Other units in A tier like Taric, Yorick, and Nami, have incredibly strong abilities that can change the tides of a battle.

B Tier

Riot GamesNocturne is a solid standalone unit in TFT Set 2.

B Tier units are likely to make up the bulk of your team composition. They are a little bit easier to find than S or A Tier units, and better than their C, D and F counterparts. However, they are going to be outshone, and possibly replaced by higher-tier units come the late game.

  • Aatrox
  • Annie
  • Ashe
  • Brand
  • Dr. Mundo
  • Maokai
  • Nocturne
  • Olaf
  • Syndra
  • Twitch
  • Zyra
Riot GamesZyra is still a strong unit in TFT, although she isn’t as good as she was on the PBE.

Annie and Zyra provide a strong base for an Inferno-Summoner composition, which headlined our seven best Teamfight Tactics builds for Set 2. While Zyra’s been toned down after dominating PBE, she’s still a solid unit to build around.

Same goes for Nocturne. While he doesn’t have many good synergies thanks to his unfortunate Steel-Assassin combo, his ability is one of the strongest in the set. If you play him like Rengar in Set 1, he can carry comps all the way through the late game.

Olaf and Dr. Mundo are also two of the strongest Berserkers in the game right now. Thanks to Berserkers getting buffed just before Patch 9.22 went live, getting six Berserkers is a viable build path now. Stacking damage items on Olaf and survivability on Mundo is a sure-fire way to maintain a tanky frontline while still being able to keep up damage-wise in the late game.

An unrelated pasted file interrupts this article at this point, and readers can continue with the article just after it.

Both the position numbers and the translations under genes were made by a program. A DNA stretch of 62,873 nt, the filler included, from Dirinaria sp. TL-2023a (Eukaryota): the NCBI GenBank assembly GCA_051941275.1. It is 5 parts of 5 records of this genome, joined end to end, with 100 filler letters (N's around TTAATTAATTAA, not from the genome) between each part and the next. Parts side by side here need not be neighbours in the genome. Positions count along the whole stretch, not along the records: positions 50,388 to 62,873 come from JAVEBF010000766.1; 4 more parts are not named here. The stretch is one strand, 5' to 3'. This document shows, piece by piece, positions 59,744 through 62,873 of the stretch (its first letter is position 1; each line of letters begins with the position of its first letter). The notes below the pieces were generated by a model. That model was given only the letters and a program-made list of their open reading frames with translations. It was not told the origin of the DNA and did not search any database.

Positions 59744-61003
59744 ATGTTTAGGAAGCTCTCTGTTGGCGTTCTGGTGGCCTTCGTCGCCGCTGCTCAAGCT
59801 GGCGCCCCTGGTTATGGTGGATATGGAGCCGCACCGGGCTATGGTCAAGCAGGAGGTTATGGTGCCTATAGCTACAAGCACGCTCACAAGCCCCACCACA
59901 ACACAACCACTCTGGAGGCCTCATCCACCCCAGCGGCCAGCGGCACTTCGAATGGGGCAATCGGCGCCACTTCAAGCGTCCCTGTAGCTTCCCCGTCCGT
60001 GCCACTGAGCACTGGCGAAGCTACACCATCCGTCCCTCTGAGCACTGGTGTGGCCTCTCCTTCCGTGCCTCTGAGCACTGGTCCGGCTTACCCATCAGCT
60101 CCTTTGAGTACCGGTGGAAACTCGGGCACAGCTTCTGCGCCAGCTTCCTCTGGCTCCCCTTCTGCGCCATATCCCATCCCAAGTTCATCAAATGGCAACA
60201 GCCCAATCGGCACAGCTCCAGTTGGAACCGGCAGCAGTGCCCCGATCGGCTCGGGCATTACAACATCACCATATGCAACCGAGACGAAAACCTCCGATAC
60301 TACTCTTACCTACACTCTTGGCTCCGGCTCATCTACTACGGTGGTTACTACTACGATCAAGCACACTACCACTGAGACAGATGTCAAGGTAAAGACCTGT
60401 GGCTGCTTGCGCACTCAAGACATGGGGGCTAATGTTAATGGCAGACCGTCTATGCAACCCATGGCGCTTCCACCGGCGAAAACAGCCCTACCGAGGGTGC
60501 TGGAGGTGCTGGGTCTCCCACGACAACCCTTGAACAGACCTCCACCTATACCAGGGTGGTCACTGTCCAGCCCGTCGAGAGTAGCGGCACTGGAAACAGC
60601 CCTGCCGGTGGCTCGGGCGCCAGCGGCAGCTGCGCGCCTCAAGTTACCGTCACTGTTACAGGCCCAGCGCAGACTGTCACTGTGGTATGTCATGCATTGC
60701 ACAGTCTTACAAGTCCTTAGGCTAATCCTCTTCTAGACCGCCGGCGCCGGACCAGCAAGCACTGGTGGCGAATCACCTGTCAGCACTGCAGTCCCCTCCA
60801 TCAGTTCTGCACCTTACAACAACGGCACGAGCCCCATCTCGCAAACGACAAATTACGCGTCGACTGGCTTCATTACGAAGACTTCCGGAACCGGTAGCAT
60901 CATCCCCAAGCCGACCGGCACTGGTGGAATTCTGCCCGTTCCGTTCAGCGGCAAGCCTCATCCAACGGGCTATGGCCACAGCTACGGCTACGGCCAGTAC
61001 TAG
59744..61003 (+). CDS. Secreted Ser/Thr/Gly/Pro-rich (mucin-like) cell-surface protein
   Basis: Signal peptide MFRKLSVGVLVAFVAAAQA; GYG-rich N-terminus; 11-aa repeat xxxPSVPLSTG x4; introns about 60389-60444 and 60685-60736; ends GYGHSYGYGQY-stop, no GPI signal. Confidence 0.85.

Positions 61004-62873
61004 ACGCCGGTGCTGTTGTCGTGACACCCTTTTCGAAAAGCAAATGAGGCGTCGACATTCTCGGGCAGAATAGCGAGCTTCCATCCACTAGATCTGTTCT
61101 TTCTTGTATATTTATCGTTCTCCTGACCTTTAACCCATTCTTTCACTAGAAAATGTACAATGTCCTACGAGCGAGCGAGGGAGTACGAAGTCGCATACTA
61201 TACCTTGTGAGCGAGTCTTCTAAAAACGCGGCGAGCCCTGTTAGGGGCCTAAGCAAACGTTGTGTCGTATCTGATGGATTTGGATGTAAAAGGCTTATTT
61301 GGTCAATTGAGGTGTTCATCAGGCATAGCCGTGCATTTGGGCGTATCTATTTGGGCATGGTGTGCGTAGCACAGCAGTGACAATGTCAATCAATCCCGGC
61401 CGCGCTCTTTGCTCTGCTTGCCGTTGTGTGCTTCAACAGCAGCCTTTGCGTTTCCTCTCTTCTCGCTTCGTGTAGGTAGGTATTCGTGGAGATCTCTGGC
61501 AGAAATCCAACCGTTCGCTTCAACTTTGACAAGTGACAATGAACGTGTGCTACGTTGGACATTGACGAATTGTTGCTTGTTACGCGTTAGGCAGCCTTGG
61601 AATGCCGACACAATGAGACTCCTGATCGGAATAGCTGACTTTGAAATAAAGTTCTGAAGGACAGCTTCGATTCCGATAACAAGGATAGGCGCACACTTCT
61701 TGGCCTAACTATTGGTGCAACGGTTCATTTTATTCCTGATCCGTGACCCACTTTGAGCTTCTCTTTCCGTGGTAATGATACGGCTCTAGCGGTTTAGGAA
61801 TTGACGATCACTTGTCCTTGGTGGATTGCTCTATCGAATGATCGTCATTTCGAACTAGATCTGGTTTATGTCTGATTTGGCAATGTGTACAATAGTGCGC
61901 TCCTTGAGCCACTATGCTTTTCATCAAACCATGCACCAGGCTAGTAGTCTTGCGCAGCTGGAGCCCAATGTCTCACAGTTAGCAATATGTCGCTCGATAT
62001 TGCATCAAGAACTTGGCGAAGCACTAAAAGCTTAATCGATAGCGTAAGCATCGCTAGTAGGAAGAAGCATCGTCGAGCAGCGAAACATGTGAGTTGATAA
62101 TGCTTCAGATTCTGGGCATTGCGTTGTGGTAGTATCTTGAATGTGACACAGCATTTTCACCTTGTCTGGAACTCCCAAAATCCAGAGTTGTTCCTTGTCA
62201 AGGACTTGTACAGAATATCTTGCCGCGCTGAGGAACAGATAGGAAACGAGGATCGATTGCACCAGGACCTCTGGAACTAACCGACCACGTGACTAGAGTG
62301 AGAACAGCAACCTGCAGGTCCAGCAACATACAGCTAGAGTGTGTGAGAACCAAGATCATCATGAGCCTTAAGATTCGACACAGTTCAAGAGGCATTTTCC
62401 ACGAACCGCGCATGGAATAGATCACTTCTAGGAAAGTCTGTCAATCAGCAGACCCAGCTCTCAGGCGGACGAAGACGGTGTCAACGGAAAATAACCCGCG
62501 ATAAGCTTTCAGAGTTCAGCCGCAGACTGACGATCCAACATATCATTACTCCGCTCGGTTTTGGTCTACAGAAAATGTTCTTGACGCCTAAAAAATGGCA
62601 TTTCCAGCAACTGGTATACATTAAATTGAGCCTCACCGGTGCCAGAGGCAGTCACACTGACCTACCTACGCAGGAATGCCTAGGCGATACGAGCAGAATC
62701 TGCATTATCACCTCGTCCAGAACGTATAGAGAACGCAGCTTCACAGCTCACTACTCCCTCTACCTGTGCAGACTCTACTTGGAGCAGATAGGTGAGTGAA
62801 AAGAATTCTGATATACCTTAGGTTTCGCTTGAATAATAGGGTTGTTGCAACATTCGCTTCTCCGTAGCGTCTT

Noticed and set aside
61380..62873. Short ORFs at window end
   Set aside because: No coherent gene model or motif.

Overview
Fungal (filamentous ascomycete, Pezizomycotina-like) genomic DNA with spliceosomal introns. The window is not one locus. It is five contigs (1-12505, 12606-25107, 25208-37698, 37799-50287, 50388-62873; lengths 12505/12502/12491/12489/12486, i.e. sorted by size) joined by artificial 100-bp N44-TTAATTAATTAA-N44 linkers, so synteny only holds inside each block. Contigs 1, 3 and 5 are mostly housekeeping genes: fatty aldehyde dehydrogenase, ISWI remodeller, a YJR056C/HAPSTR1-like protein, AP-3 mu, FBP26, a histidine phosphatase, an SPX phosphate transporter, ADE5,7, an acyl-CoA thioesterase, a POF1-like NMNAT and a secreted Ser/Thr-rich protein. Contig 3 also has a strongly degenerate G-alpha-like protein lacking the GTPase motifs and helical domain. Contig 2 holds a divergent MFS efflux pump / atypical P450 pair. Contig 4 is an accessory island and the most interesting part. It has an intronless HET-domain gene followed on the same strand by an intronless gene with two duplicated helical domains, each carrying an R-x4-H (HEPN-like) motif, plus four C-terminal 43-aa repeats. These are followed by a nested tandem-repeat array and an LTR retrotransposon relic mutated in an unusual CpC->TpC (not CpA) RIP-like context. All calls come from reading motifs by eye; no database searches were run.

C Tier

Riot GamesYasuo is now a two-cost unit in Teamfight Tactics.

C Tier units are a bit below average, but not outright bad. They have very limited power, and only fit into niche team compositions. They are unlikely to do much for you late game if they are on your team, unless they are there to fill out a buff quota.

  • Ezreal
  • Ivern
  • Jax
  • Kog’Maw
  • LeBlanc
  • Thresh
  • Varus
  • Vladimir
  • Yasuo

Every unit in the C Tier has some role in an early game composition. Ivern and LeBlanc are good for Woodland-Druid, Thresh and Vladimir are good for Ocean-Mage, while Kog’Maw is a solid early game Predator. 

However, most of these units fall off by the late game, so don’t be afraid to transition away from them into something more meta like Inferno, Shadow, or Desert.

D Tier

Riot GamesNautilus isn’t as strong as first imagined in TFT.

D Tier units are generally weak. Their abilities might not be great, their stats low, or their element-class combination tragic. The only reason you’d have these units in your composition is to fill out some sort of quota at some stage of the game, or you are desperate and have a two or three-star version of them.

  • Ivern
  • Nautilus
  • Neeko
  • Rek’Sai
  • Renekton
  • Skarner
  • Soraka
  • Veigar
  • Volibear

Once again, most of D Tier units serve a purpose in the early game, but some of them are too expensive to have much of an impact unless you luck out. While Nautilus seems good on paper, he is hard countered by Summoner comps, which are dominating the meta right now. 

Skarner, Renekton, and Veigar have decent abilities and synergies, but fall off hard in the late game. If you want to keep any D Tier unit on your team, these would be the three you’d focus on.